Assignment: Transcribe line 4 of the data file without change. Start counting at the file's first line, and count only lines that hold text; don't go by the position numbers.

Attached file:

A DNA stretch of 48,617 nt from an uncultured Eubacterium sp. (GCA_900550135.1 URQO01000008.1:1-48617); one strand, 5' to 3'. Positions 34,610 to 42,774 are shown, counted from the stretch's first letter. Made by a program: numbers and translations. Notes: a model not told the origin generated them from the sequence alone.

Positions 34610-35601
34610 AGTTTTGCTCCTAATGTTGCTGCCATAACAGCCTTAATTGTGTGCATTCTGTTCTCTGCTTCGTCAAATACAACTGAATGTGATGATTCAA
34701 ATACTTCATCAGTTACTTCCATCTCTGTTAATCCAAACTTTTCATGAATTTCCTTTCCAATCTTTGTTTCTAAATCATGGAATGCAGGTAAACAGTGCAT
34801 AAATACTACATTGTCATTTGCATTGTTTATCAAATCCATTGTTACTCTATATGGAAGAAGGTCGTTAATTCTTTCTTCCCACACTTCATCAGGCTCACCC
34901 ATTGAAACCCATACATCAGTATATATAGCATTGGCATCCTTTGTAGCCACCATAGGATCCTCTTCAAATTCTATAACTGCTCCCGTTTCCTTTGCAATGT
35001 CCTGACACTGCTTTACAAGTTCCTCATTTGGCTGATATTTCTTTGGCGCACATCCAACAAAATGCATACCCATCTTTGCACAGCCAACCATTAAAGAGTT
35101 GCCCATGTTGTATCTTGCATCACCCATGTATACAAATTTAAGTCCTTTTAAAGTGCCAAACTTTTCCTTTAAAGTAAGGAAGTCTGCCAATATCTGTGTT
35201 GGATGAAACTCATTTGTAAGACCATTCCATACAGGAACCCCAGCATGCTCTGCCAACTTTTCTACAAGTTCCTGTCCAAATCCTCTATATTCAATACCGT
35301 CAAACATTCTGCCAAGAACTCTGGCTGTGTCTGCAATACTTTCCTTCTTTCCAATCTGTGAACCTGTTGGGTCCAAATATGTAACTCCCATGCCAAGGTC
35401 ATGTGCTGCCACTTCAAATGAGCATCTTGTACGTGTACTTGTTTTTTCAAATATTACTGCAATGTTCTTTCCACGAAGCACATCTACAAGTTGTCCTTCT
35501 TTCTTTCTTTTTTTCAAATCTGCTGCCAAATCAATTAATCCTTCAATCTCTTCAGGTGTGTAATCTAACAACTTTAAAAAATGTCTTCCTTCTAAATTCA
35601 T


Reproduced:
34701 ATACTTCATCAGTTACTTCCATCTCTGTTAATCCAAACTTTTCATGAATTTCCTTTCCAATCTTTGTTTCTAAATCATGGAATGCAGGTAAACAGTGCAT